Directors Loan Account

Do you want to know some key insights on your director’s loan account (DLA)?  

Let’s check some facts below. 

WHAT IS A DIRECTOR’S LOAN ACCOUNT? 

A director’s loan is when a director takes out money from the company that is not a salary, dividend or expense repayment. 

Things that go into the DLA: 

Cash withdrawn from the company that is not a dividend, salary or expense repayment. 

Travel costs for private cars used for business trips in the form of a mileage claim. It is reimbursed at the official rate of 45p for the 1st 10,000 miles and then 25p for mileage after that – this counts as money owed back to the director. 

Any personal expenses that have gone through the company. E.g. Accountancy fees for the director’s personal tax returns. 

If the director’s loan account is “overdrawn” at the year end you owe the company money. This must be paid back within 9 months of the company’s year-end. For example: if your year end is the 31st December 2019, and at that date you owe your company £1,000, you must repay £1000 by 30th September 2020. 

WHEN THE COMPANY IS OWED MONEY BY THE DIRECTOR 

  • If the amount is not repaid within 9 months of the year-end then the company will have to pay S455 Corporation Tax @ 32.5% to HMRC. This tax is due 9 months and 1 day after the year end. 
  • It is important to note that when then a loan of £5,000 or more is repaid you cannot take out a loan of £5,000 or more until 30 days after the date of repayment. Otherwise you will have to pay the S455 corporation tax on the original loan. This is called ‘Bed & Breakfasting’.  
  • If the company pays S455 tax and you repay the loan at a future date the company will be able to reclaim the S455 tax. 
  • If you repay the loan within 2 years of the end of the accounting period in which the loan was taken out, then the tax can be reclaimed on an amended company tax return. 
  • If you’re reclaiming after 2 years of the end of the accounting period, then a separate L2P form will have to be filed to reclaim the tax paid. 
  • If at any point during the financial year you owe more than £10,000 it is better to pay interest at the HMRC official rate (currently 2% as of April 2022) for the time that you owe more than £10,000. 
  • Otherwise, if you do not pay this rate then the loan will be treated as a benefit in kind and the company will have to pay Class 1 national insurance.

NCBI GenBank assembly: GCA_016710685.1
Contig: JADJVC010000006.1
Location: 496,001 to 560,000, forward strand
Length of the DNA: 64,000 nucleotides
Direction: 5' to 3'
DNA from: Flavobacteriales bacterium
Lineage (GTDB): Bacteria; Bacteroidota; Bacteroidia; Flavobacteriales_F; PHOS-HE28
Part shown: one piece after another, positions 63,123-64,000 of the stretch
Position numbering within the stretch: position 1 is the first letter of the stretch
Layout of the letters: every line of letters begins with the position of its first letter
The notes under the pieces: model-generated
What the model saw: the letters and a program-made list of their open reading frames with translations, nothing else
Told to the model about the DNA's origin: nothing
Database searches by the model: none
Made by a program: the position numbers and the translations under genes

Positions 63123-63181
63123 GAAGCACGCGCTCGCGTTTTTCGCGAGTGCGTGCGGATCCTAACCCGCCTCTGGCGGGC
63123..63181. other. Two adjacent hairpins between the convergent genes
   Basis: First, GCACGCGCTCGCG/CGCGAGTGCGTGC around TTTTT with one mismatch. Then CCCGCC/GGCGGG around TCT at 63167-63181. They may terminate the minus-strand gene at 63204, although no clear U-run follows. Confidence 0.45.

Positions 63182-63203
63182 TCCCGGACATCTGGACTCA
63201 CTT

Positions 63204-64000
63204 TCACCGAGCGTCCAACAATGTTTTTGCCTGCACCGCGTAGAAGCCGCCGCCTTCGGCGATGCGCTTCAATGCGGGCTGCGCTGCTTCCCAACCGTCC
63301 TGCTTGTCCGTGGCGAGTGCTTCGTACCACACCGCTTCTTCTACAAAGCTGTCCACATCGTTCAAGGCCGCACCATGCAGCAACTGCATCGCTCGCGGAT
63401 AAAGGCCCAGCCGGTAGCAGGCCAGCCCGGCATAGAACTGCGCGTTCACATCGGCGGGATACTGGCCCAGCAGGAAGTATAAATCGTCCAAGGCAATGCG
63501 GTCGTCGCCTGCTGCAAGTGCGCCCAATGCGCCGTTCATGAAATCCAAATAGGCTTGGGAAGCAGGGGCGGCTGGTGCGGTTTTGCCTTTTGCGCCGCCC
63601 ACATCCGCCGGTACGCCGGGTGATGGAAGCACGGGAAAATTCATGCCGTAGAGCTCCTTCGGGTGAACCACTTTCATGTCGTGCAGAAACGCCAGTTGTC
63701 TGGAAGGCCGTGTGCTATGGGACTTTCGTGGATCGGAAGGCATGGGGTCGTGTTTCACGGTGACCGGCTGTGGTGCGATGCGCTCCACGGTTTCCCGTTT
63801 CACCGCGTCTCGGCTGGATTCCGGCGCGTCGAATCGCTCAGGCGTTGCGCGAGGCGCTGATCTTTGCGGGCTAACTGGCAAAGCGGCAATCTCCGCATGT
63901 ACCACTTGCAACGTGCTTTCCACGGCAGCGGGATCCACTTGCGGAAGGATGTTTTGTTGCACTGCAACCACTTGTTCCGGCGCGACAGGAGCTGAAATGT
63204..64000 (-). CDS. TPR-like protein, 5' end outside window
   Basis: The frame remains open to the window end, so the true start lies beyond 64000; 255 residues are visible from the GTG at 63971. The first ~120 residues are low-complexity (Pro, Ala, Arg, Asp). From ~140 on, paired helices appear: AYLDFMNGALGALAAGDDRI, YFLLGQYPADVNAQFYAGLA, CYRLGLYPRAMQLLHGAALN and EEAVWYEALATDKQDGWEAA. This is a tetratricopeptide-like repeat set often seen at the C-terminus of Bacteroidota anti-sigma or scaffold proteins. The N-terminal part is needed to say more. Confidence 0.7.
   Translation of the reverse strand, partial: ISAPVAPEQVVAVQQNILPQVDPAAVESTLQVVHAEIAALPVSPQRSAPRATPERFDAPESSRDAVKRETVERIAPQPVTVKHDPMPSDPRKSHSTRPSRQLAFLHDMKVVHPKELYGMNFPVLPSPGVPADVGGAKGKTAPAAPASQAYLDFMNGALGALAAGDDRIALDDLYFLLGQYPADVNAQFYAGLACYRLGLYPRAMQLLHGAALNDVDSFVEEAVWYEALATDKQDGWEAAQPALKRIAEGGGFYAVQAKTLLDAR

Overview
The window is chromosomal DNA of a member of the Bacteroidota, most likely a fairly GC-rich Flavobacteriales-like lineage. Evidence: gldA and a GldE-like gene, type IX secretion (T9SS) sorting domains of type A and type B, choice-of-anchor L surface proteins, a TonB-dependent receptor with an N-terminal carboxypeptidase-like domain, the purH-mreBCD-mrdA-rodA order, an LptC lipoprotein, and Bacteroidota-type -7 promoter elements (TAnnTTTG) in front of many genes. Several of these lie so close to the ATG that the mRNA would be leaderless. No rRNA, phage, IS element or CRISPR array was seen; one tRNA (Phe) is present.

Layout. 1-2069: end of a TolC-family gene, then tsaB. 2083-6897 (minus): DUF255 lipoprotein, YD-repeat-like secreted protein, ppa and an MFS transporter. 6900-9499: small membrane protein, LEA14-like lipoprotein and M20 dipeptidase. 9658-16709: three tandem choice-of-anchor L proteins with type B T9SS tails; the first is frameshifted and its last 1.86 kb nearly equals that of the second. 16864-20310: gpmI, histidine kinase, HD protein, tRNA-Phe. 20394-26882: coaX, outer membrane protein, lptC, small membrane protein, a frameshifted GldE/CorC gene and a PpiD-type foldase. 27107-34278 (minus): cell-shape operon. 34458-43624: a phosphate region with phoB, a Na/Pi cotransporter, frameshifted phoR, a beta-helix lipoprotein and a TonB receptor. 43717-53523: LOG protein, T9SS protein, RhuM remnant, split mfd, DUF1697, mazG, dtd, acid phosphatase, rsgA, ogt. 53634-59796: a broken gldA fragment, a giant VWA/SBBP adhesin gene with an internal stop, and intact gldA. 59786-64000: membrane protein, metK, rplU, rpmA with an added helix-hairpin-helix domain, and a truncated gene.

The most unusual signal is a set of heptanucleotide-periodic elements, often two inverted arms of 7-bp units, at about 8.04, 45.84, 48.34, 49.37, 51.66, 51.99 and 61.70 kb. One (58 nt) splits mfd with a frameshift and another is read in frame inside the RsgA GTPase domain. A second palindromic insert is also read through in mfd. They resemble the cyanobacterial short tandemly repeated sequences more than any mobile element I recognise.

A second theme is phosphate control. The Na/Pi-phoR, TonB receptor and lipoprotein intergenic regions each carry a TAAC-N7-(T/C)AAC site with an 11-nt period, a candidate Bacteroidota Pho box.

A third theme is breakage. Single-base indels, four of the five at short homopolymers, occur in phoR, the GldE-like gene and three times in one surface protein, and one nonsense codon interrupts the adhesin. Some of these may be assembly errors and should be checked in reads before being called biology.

HOW TO REPAY THE LOAN 

  • Pay expenses on behalf of the company. 
  • Transferring cash to the business. 
  • Issuing a dividend of the amount of the loan outstanding and not taking the money out of the company. 
  • However, personal tax will have to be paid by the director on this dividend. 
  • Important to consider other shareholders that will be receive the dividend as well. 
  • To issue the dividend there has to be sufficient retained earnings in the company. 
  • Write off the loan: 
  • A directors loan account can be written off by the company. 
  • Although the director would not owe the company anymore, there would be tax consequences for the director. 
  • The amount written off is treated as a deemed dividend meaning personal income tax will be paid on this amount. 
  • Class 1 National Insurance will also have to be paid on this amount by going through the company’s payroll. 

OTHER POINTS: WHEN THE COMPANY OWES THE MONEY 

  • When the company owes the director money you can charge interest to the company on this loan. 
  • The loan interest is treated as income for the director, as well as being a business expense for the company. 
  • You can charge any rate of interest. you can charge the commercial rate, or less.  
  • You will need to report on CT61 form each time an interest payment is made, and the company must retain 20% to pay over to HMRC as income tax. 
  • Therefore, its best to agree pay on a quarterly, 6 monthly, or annual basis. 

HOW TO BE PAID THE LOAN BACK 

The director can take the loan back at any time without personal tax consequences. 

More ChAdvice you might like

Be in the know

Sign up below for our monthly newsletter for all the
latest news, resources and advice

This website uses cookies

We use cookies to improve your experience and to provide us with insight into how people use our website.

To find out more, read our cookie policy.